In the Forest Garden: A standard berm and swale is a long, low combination of the two that snakes across the contour of the Forest Garden site or surrounds a permagarden. This protects the uphill portion of land from fast-moving runoff and catches excess runoff on the downhill portion. Standard berms and swales allow for the most uniform collection of organic material across a Forest Garden site, and are commonly used in fields combined with alley cropping. They also create a guiding contour line that can be followed when ploughing in the early years of a Forest Garden.

Learn more about creating berms and swales in Module 15 of the Forest Garden Training Manual.

Understory – /ˈəndərˌstôrē/ – noun

July 10th, 2019

Definition: The layer of plants that make up the space beneath the canopy trees in a Forest Garden. The understory includes short trees, shrubs, herbaceous plants, vines, and ground cover under the canopy. It provides a wide variety of products while also maintaining soil fertility, reducing moisture loss, and protecting against pests. By integrating understory plants into your Forest Garden, the farmer can diversify the timing of harvests to provide more frequent produce while further increasing the total productivity and sustainability of their site.

Benefits of a healthy  understory:

  • Reduces evaporation of water through the leaves and branches of plants, which conserves moisture in the plants and reduces water use

  • Protects from temperature extremes and fluctuations

  • Shields crops from winds

  • Suppresses invasive weeds, which tend to prefer open conditions and full sun

  • Supports a range of beneficial soil microbes that do not thrive in the open

Learn more about how to optimize the understory in Module 15 of the Forest Garden Training Manual.

Loam – /lōm/ – noun

July 3rd, 2019

Definition: Soil containing a balance of sand, silt and clay, plus humus and nutrient-rich materials. Loam is considered ideal for raising seedlings. It’s dark in color, and soft and crumbly in your hands. Loam holds water and nutrients well, but also allows for drainage and movement of air between soil particles and through the root zone.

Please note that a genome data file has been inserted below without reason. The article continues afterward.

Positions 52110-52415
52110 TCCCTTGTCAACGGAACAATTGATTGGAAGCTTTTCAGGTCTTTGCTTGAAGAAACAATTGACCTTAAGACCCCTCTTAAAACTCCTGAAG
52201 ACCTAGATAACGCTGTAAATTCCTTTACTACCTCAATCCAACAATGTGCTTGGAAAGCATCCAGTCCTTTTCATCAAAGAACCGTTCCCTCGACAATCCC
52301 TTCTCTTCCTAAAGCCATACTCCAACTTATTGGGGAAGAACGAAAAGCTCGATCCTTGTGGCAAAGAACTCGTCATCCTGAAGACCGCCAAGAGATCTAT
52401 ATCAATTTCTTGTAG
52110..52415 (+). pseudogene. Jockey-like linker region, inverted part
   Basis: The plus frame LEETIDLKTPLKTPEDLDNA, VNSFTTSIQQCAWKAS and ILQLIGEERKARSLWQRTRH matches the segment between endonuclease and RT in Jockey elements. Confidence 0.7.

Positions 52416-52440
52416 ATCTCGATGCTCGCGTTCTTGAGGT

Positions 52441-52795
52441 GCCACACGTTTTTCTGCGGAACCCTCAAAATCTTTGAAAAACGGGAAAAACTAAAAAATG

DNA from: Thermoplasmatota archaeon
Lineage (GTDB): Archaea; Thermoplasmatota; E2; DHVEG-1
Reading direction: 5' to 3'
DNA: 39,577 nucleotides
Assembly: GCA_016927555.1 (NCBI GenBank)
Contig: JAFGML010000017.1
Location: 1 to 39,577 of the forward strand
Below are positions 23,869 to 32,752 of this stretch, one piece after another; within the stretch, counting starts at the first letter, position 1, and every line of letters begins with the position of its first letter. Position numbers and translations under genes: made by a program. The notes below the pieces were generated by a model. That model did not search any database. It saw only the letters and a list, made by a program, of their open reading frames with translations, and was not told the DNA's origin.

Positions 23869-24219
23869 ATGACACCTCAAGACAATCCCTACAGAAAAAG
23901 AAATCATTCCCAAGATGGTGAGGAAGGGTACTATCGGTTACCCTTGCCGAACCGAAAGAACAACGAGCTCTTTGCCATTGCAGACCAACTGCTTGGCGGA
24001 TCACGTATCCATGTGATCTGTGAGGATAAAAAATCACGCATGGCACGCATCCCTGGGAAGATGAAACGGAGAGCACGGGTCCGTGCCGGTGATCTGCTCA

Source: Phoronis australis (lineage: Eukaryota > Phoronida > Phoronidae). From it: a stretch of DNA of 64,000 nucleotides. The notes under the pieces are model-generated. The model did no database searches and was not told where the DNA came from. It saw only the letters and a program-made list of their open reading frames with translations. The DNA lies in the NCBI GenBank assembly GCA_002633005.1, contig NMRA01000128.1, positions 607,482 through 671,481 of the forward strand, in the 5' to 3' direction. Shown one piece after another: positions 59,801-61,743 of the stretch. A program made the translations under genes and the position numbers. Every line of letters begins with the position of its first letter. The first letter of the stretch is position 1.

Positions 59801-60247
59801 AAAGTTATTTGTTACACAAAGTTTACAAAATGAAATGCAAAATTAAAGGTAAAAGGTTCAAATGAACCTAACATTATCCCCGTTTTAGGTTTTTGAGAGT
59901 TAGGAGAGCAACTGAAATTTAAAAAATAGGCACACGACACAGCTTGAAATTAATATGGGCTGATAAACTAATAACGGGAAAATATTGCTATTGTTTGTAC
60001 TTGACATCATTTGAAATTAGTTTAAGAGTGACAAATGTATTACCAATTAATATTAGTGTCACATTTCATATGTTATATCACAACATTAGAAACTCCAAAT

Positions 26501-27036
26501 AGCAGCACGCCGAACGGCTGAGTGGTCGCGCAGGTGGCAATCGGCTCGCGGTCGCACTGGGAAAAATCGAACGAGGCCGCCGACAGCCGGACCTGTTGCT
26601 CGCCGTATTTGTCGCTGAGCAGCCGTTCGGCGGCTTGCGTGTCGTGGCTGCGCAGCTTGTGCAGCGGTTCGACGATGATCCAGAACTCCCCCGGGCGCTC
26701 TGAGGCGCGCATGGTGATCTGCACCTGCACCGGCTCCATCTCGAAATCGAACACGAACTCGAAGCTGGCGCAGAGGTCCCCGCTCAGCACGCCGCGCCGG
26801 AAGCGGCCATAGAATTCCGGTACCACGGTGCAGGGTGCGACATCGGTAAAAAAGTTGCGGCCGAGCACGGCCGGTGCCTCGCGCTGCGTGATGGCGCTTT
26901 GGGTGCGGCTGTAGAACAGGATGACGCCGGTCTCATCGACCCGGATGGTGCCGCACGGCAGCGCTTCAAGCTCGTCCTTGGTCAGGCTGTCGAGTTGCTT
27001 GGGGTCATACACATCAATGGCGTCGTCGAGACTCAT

In the Forest Garden: A perfect loam is not always easy to create, but Trees for the Future farmers   can get close by mixing the soils they have access to, along with some humus, compost, or dried manure, to provide nutrients for their seedlings.

Make Your Own: Try mixing 3 parts topsoil to 1 part humus-rich soil to 1 part sand.

Learn more about soil types and finding the right one for your seedlings in Module 5 of the Forest Garden Training Manual.

Anthracnose – /anˈTHrakˌnōs/ – noun

Photo courtesy of Rutgers University.

June 26th, 2019

Definition: Anthracnose is one of the most common fungus diseases that can affect the Forest Gardens we grow. The symptoms are similar across all infected tree species; it attacks branches, leaves, fruit, and sometimes young roots, eventually leading to the death of the tree. Anthracnose-infected leaves and fruit have small, round spots that are dark brown to black in color, holes can sometimes appear instead of spots.

In the Forest Garden: Anthracnose plagues mango trees the most, although it may also attack citrus, avocado and other species. When it attacks mangos, the extremities turn brown and the roots may dry up. The disease can also manifest itself as cankers on leaves, roots, and fruit.

Protecting Against Anthracnose:

  • Maintain well-drained soil, and do not allow ripening fruit to touch the soil.

  • Field sanitation is key; make sure your garden is well-cared for and that you catch anything before the fungus spreads too seriously.

  • Prune and burn all infected branches, leaves, and fruit. Don’t forget to prune with clean tools!

Learn more about common fungi and ways to protect against them in Module 16 of the Forest Garden Training Manual.

Cuvette – /kyü-ˈvet/ – noun

June 19th, 2019

Definition: A “cuvette” is a flat, circular area around a tree which is bordered by a small wall or ridge of soil, forming a basin. A single “cuvette” is made around newly planted seedling trees, while double “cuvettes” are made around adult trees.